The lifting surface assembly 10 is further composed of at least one lifting surface flap which is herein defined as a portion of a lifting surface assembly which is movable in an upward, downward, sideward, forward or backward direction. This definition includes therefore slats and slotted flaps as well as plain flaps. The flap may be a trailing-edge flap 20 which is located on the posterior edge 21 of the lifting surface assembly 10 or a leading-edge flap 20a which is located on the anterior edge 21a of the lifting surface assembly 10. In the context of the present invention the anterior edge 21a of the lifting surface assembly 10 is the first edge of the lifting surface assembly 10 to encounter the flow medium (not shown) which is air in the case of aircraft, or racing cars, water in the case of a ship rudder, and a planetary atmosphere in the case of a planetary probe.

The flaps 20 and 20a are known respectively, as a trailing-edge flap 20 and a leading-edge flap 20a when the lifting surface assembly 10 is an aircraft wing or racing car lifting surface. The lifting surface flap 20 is known as a wing aileron when the flap 20 is located near the distal end of an aircraft wing. The lifting surface flap 20 is referred to as an elevator 20 when the lifting surface assembly 10 is a horizontal tail of an aircraft (not shown). The lifting surface flap 20 is referred to as a rudder when the lifting surface assembly 10 is the rudder of an aircraft (not shown) or the rudder of a ship (not shown).

The lifting surface flap 20 has a flap actuator assembly 26 which hingeably connects the lifting surface flap 20 to the lifting surface box 12. The lifting surface flap 20a has a flap actuator assembly 26a which hingeably connects the lifting surface flap 20a to the lifting surface box 12. Flap lifting means (not shown) connected to the flap actuator assembly 26 or 26a actuate the lifting surface flap 20 or 20a in an up or down direction (if the lifting surface assembly 10 is horizontally oriented) or in a side to side direction (if the lifting surface assembly 10 is vertically oriented).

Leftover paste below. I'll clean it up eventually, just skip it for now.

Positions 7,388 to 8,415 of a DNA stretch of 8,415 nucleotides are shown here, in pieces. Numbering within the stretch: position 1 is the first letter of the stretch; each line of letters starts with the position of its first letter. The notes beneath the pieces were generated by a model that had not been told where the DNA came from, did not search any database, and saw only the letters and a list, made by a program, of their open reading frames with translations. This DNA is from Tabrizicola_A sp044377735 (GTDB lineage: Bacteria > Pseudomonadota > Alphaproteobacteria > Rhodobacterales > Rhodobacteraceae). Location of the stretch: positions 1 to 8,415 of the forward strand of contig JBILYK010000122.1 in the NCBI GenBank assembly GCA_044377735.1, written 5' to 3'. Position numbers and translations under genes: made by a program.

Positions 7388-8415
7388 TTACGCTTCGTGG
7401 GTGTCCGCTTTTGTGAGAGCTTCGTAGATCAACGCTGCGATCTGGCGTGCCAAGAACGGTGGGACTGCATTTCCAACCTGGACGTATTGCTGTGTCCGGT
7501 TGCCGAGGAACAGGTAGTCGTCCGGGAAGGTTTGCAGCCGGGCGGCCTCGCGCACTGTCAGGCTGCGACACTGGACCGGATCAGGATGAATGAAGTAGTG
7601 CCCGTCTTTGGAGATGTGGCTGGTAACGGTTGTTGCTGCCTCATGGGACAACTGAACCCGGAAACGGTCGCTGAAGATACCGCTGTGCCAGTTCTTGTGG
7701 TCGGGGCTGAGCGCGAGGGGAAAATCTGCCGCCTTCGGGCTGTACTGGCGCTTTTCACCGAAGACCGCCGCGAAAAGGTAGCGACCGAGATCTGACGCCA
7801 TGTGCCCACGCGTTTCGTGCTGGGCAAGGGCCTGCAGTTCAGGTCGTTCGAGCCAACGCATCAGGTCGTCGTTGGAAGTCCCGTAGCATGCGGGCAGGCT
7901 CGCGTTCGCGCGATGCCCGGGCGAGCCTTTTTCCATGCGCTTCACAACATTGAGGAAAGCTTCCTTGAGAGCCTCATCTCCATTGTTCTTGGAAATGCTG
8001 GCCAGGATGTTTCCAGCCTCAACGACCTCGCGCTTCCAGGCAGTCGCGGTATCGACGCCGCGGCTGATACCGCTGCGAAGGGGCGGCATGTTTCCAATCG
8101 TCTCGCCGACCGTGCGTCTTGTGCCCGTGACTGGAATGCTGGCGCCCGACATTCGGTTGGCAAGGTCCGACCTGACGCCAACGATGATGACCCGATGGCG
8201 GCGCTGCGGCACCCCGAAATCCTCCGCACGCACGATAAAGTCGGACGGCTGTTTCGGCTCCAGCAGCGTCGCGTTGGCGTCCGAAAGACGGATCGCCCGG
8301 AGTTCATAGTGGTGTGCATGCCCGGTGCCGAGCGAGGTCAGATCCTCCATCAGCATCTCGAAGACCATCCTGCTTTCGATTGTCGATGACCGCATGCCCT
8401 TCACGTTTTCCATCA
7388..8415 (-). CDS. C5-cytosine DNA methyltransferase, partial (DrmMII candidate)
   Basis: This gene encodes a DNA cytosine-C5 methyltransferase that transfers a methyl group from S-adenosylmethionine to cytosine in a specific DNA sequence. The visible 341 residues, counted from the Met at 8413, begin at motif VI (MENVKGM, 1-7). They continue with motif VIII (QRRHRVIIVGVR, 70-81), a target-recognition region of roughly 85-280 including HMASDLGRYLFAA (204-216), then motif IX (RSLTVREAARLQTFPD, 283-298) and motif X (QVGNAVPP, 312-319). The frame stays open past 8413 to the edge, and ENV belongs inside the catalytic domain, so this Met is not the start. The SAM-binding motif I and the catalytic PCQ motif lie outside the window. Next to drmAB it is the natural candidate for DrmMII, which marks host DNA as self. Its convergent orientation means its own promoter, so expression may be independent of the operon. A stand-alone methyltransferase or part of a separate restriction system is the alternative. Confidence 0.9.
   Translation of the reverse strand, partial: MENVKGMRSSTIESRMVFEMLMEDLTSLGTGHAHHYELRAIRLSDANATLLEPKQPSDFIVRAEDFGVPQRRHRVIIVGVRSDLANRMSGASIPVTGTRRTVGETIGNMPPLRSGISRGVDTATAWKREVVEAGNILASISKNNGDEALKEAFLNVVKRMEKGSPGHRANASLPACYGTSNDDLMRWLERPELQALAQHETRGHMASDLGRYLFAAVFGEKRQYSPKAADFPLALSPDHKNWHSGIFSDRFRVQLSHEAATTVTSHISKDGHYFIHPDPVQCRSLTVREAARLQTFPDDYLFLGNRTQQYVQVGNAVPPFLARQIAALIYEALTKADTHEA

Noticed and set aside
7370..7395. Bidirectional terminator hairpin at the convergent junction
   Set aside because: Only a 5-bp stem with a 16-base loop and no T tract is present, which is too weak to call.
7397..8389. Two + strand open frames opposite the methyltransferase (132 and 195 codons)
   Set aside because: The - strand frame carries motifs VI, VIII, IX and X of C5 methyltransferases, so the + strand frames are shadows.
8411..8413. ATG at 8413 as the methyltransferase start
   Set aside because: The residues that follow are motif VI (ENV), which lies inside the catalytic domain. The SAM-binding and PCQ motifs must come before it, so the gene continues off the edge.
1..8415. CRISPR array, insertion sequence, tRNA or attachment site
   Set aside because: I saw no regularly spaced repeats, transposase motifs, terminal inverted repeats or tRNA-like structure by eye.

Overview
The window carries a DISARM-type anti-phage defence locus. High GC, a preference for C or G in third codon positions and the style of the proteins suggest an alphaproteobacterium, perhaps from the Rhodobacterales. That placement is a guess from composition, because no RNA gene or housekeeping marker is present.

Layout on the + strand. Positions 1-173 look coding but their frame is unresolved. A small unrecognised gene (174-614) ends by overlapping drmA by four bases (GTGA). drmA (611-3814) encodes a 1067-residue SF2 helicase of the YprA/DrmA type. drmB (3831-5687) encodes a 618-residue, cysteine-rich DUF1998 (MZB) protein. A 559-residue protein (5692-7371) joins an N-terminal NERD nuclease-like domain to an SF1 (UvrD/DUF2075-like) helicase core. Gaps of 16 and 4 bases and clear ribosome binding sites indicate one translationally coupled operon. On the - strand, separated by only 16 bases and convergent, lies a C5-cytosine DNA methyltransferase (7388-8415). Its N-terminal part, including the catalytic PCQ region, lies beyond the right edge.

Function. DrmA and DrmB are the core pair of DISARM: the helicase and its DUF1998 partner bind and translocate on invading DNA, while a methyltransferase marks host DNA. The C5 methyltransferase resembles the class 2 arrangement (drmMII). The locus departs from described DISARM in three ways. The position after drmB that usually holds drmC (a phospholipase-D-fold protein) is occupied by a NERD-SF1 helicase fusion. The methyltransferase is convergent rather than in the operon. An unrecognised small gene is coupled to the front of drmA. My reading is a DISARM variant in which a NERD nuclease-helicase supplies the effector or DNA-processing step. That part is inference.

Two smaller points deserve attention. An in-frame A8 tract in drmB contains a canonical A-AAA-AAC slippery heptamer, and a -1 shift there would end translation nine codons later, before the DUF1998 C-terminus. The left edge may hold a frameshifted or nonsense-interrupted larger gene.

FIG. 2 indicates a flap-gap 32 which exists between the lifting surface box 12 and the lifting surface flap 20. The flap-gap 32 is generally enclosed by a flap-gap cover assembly 30 which is composed further of a first flap-gap cover 34 and a second flap-gap cover 36. The first flap-gap cover 34 is connected by connecting means (not shown) to some portion of the lifting surface assembly 10, such as the support spar component 18 of the lifting surface box 12, as indicated in FIG. 2. The first flap-gap cover 34 extends from the posterior edge 35 of the first surface 14 of the lifting surface box 12 to at least near the anterior edge 23 of the first surface 22 of the lifting surface flap 20, as indicated in FIG. 2.

The second flap-gap cover 36 is connected by connecting means (not shown) to some portion of the lifting surface assembly 10, such as, the support spar component 18 of the lifting surface box 12, as indicated in FIG. 2.

The second flap-gap cover 36 extends from the posterior edge 37 of the second surface 16 of the lifting surface box 12 to at least near the anterior edge (not shown) of the second surface 24 of the lifting surface flap 20, as indicated in FIG. 2.

As further indicated in FIGS. 2-4B, the flap actuator assembly 26 is disposed astride the ga 32 and is at least partially covered and enclosed by the first flap-gap cover 34 and the second flap-gap cover 36. The lifting surface assembly 10 is further comprised of at least one, and more typically a plurality of, vanes 40 which are attached to the flap actuator assembly 26.

The vanes 40 are extended from the longitudinal axis of the flap actuator 26 as indicated in FIG. 2. A vane 40 thus formed is also referred to as a flap actuated vortex generator. The position of a lifting surface flap 20 can be changed in response to the actuation of the flap actuator assembly 26. The lifting surface flap 20 is in a zero deflection or nominal position when it is positioned as indicated in FIGS. 3A, and 4A, 5A, 6 and 7A. In this nominal position, the first surface 14, the first flap-gap cover 34 and the first surface 22 of the lifting surface flap 20 form a substantially continuous surface having no significant angle.